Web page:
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Google to Open Source the VP8 Codec 501

Several readers noted Google's reported intention to open source the VP8 codec it acquired with On2 last February — as the FSF had urged. "HTML5 has the potential to capture the online video market from Flash by providing an open standard for web video — but only if everyone can agree on a codec. So far Adobe and Microsoft support H.264 because of the video quality, while Mozilla has been backing Ogg Theora because it's open source. Now it looks like Google might be able to end the squabble by making the VP8 codec it bought from On2 Technologies open source and giving everyone what they want: high-quality encoding that also happens to be open. Sure, Chrome and Firefox will support it. But can Google get Safari and IE on board?"

Comment Re:Not a C program (Score 1) 582

Back in the day, I worked with Microware's OS-9. The compiled binaries first had to pass inspection before being loaded into memory. If the header information was wrong or if the length or various checksums did not match up, it was rejected as corrupt. I know there are ways to go here and there and everywhere when it comes to getting around security and integrity measures, but it's good to have them in general and it's good when they are verifiable. How nice would it be to have all binaries that are loaded into memory validated in this way. Such binaries tracking systems could be used to verify and validate the presence of executable modules in a system, for example, in some sort of registry system that locks away signatures of executables on a read-only network server somewhere where the OS would refuse to load stuff into memory if, after checking the size and sums of the files, if they don't match the registry query. Once again, I know, not perfect, but better than what DOS/Windows does. This sort of white-list system could only exist if the kernel were designed to inspect and respect the correct binary module format.

Linux IS mainstream even if it's not on many desktops. White-listing executable code and other memory loaded binaries would not be a horrible preventative measure.

Comment Re:but 3D home theater is next. (Score 1) 532

A 2 month wait? Big deal.

You already "waited" more than that long just to have it available in cinemas.

Unless something is remarkable, the 2 month wait doesn't concern anybody.

2 months... I remember waiting 3 YEARS for a movie.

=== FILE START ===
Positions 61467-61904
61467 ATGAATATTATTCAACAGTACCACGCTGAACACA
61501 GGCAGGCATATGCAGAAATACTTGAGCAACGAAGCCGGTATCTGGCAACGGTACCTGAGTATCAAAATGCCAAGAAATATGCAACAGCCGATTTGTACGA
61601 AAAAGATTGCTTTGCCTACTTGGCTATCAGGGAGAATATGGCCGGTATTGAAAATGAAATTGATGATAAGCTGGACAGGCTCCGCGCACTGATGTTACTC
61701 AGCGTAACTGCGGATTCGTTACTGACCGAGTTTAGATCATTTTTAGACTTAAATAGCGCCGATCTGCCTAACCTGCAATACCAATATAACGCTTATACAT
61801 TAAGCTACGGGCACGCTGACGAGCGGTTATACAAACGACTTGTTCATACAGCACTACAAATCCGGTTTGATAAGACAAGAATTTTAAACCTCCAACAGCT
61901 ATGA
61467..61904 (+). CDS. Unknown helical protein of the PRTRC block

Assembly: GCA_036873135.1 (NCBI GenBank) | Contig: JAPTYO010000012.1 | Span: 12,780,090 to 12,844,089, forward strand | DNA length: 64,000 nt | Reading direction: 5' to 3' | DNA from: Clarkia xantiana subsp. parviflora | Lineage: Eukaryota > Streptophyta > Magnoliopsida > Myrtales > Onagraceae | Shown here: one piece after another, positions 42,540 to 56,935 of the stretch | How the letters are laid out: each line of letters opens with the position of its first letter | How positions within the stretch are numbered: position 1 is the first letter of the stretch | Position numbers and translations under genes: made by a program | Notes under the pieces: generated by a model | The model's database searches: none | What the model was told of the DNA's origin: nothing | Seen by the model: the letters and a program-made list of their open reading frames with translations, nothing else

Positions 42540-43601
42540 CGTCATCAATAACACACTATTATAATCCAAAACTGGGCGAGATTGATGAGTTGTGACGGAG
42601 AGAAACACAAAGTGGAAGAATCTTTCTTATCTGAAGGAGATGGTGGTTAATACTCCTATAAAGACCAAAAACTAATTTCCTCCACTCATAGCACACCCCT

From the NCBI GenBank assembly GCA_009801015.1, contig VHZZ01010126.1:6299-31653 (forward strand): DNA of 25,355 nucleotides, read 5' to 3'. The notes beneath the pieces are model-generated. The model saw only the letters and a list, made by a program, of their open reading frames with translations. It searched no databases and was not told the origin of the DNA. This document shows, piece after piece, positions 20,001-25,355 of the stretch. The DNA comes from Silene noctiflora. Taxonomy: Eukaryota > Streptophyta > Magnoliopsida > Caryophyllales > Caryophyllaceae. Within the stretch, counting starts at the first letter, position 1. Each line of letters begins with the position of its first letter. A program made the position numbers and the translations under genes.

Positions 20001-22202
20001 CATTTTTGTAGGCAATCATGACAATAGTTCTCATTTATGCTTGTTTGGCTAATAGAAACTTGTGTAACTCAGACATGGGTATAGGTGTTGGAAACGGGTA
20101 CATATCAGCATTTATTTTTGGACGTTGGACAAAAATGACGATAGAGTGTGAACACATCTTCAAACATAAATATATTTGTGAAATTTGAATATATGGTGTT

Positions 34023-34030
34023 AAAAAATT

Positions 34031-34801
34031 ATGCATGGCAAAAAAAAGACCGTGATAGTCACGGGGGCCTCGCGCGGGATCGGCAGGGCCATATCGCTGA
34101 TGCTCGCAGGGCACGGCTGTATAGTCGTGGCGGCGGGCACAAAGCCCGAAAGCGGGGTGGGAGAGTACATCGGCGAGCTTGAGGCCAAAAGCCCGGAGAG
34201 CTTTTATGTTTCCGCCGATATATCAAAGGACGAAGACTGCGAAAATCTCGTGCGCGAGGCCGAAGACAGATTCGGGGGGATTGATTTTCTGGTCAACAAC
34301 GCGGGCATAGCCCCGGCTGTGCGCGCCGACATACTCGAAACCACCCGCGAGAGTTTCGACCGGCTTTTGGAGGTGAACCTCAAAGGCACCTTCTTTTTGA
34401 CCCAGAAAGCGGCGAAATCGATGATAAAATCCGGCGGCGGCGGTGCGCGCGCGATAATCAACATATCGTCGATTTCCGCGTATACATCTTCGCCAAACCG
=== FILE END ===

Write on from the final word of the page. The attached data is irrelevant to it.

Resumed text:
2 months is absent minded procrastination.

Mebbe Valenti was right. Home recording devices are the "Boston Strangler".
The detail that Valenti forgot to mention is that the MPAA is an S&M Hooker.
The studios will gladly prostitute themselves even if getting beaten nearly
to death is part of the bargain. They're just that greedy.


Submission + - Swap out a UPS without powering off any equipment? 7

An anonymous reader writes: I need to replace a failing UPS with a brand new one. Sounds simple, right? Well, the catch is... I want to do so without powering any of the equipment down. None of the equipment that the UPS currently supplies has redundant power supplies, so that is not an option. I've done some googling, but have come up empty handed. How can I keep my equipment powered on while replacing my old UPS?

Submission + - Did DHS Sell Out to Corporate H-1B Visa Interests?

theodp writes: "Declaring the loss of foreign students a threat to the U.S., the Department of Homeland Security cited Bill Gates' hiring woes as it changed immigration rules without notice or comment Friday to allow foreign students to stay on to work in the States for two-and-a-half years after graduating with a technical bachelor's degree or higher without needing an H-1B visa. 'This rule will enable businesses to attract and retain highly skilled foreign workers, giving U.S. companies a competitive advantage in the world economy,' said DHS Secretary Michael Chertoff. So was this a real threat to the U.S. requiring the skirting of rulemaking procedures, as Chertoff maintained, or a manufactured crisis to cater to corporate H-1B stakeholders?"

Submission + - Microsoft Loses $367M Patent Judgment (foxbusiness.com)

I Don't Believe in Imaginary Property writes: "Microsoft has had a $367 million judgment entered against them for infringing upon Alcatel-Lucent's patented MP3 technology. Of course, a prior ruling had that figure at $1.5 billion, and they still plan to appeal. One wonders what happened to Microsoft's once vaunted "ongoing commitment to respecting intellectual property." Perhaps that respect only applies to SCO's Unix IP?"

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